Today, as I was driving in to work (I live in town) I started thinking about how poorly understood the Paso Robles climate (and the diversity within the climate) is.  This lack of understanding, shared by writers, growers, and the general public alike, results in a generalization of Paso Robles as hot, or as dry, or as a simple continuum of east-is-hotter and west-is-cooler.  None of these are really true, at least as reflected in the microclimates that I drive through on my way from town to Tablas Creek, through the Templeton Gap and Adelaida Hills regions.

For example, as I drove out today, it was foggy in town, so thick that my wife came in from getting the newspaper and reported that it was raining.  This is Salinas Valley fog, cold and low, coming down the valley from the Monterey Bay.

As I drove West on Adelaida Road, the fog thinned out and it became sunny just west of town (where Wild Coyote is).  Further west, at the highest point on Adelaida Road (which is also the lowest point in the range of hills that ridges up between Paso Robles and Adelaida districts) there was fog moving across the road.  This is Pacific fog, moving east through gaps in the mountain passes, collectively known as the Templeton Gap but which influence (to varying degrees) the south-west quadrant of the Paso Robles appellation.

Further west, it became sunny again, and by the time I got to Tablas Creek it was warm and bright.  You could see banks of fog to the east (I'd driven through those) and wisps to the west (mostly on the west side of the Santa Lucia range) but nothing overhead.  A photo, looking east from the top of Tablas Creek, shows the fog retreating east into the Salinas Valley.  We must be one of the only parts of California where the fog clears east!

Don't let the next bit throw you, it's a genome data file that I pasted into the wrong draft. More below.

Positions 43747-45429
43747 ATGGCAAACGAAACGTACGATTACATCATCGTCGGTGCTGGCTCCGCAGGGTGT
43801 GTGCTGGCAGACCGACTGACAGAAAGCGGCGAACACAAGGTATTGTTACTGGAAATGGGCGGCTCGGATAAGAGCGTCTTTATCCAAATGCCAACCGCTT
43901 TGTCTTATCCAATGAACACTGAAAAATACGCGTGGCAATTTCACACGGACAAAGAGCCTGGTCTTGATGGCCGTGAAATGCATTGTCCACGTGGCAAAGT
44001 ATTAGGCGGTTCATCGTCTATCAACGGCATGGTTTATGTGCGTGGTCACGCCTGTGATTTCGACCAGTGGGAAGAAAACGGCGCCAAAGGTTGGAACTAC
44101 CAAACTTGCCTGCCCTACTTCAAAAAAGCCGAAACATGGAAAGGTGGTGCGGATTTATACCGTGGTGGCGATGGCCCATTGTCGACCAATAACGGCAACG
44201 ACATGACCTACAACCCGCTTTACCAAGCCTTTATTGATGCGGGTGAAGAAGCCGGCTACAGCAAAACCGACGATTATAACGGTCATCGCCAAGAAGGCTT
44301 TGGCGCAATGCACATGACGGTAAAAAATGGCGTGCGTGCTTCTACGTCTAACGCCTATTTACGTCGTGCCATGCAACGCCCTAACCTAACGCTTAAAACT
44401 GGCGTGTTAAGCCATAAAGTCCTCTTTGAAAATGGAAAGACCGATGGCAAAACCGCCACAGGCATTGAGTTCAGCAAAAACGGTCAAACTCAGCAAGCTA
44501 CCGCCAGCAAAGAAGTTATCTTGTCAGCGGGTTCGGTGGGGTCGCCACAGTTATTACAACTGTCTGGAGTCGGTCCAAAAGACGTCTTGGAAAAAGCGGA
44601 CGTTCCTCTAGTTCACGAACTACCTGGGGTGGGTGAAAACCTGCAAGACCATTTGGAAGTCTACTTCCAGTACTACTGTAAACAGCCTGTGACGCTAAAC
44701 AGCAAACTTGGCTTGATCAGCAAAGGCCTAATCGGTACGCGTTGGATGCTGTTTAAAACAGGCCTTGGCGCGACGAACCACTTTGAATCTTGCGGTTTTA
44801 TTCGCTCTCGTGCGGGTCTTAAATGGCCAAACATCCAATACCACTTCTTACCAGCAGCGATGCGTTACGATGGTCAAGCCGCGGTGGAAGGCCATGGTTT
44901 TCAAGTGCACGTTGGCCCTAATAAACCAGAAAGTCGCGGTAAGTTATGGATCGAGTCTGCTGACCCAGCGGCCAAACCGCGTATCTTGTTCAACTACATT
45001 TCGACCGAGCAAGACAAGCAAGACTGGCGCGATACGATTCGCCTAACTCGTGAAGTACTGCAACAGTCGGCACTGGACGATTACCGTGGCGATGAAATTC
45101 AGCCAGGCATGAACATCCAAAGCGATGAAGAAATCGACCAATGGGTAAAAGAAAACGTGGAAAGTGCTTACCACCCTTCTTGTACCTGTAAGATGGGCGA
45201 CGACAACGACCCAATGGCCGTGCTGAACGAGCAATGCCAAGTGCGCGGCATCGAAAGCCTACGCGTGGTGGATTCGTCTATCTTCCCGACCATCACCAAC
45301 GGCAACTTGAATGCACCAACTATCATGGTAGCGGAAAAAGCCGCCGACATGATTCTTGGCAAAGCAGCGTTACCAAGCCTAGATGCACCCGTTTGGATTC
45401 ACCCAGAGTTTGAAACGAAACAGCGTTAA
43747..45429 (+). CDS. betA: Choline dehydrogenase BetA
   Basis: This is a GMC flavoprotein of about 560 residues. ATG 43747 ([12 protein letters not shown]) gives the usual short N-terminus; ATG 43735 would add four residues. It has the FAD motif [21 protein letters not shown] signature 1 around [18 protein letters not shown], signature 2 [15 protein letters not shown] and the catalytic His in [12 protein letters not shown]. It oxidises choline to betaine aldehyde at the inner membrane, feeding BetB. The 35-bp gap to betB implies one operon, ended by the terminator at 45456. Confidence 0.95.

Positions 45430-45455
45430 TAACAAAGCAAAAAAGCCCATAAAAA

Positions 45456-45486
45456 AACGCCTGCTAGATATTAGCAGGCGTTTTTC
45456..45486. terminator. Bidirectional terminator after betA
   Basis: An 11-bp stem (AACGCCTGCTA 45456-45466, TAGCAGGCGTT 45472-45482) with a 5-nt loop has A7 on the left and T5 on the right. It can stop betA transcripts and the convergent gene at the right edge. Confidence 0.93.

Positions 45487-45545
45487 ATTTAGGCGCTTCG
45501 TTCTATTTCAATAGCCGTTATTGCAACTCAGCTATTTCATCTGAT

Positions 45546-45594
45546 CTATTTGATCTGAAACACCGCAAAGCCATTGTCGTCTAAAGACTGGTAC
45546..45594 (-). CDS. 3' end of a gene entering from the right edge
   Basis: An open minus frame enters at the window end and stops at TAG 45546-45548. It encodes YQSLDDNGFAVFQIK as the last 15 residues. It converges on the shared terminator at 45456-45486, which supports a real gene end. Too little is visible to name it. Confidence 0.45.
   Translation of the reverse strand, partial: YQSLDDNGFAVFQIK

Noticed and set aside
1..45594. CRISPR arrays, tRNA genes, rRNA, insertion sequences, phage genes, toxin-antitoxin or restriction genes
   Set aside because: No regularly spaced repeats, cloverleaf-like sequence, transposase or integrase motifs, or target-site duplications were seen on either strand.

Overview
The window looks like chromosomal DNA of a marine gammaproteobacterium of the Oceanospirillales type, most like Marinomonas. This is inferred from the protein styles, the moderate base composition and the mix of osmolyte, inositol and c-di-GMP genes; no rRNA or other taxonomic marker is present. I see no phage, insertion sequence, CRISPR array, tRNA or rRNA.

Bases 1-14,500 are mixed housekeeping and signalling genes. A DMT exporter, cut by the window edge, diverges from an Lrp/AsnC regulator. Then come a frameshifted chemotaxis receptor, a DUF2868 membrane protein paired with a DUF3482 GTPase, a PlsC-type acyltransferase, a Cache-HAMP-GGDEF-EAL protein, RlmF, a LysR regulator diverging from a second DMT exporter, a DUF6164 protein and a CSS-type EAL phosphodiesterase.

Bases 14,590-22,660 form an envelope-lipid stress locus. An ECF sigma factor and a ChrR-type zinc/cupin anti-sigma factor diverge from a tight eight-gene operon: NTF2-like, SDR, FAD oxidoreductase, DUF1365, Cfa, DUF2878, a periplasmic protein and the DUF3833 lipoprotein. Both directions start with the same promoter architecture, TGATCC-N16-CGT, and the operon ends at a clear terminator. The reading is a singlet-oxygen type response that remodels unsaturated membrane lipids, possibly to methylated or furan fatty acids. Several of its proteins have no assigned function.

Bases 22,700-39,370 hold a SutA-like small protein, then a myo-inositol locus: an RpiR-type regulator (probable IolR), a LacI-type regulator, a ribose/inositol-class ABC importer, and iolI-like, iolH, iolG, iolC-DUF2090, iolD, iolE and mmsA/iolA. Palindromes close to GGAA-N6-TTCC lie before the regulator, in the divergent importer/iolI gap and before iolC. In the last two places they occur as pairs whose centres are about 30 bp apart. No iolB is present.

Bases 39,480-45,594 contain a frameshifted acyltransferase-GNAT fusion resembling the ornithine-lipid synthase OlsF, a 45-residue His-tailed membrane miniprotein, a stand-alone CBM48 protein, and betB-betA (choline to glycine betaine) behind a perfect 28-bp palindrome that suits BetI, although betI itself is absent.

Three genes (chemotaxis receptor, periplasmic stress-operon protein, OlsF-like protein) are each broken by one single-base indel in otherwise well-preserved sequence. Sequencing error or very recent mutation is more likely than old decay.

I found this regularly throughout the summer.  In the mornings, when town is foggy, we're clear at Tablas Creek.  This makes our nights colder, and makes us more susceptible to frost, but also gives us longer ripening days than most of Paso Robles, and less mildew pressure. 

The sun, sitting over Tablas Creek, made for a very pretty shot of the fall colors.  We've only got a few more days before the leaves are gone, so we're enjoying the nice weather while we can.


End of Harvest 2006

Img_4196Well, 315 tons and 50 days after our first grapes came in, we've finally finished Harvest 2006.  Three weeks ago, if you'd told us that we'd look back on the 2006 harvest with excitement, we'd have thought you were crazy. The first half of October was cool and cloudy, and rained a couple of times, and with only about 30% of the harvest in, we were worried that this would be the first disappointing harvest since 2001.  However, the last three weeks turned the vintage from a potential disappointment to one of the best we've seen.  Perfect fall weather, with daytime highs in the 70s and 80s, nights in the 30s, and consistent light breezes gave us the opportunity to leave grapes on the vine until the last moment.  At right, Robert Haas holds the last bunch of Harvest 2006: a Mourvedre bunch from the section of head-pruned vines next to the winery.

Pressing Off Mourvedre

As we bring the grapes from the last few sections of the vineyard into the cellar, we make space in our tanks by pressing off some lots that were more precocious.  With the beautiful weather we've been having, this sometimes makes for some nice scenes.  The shot below is of the juics from a press load of Mourvedre, lit by sun streaming through the open winery door.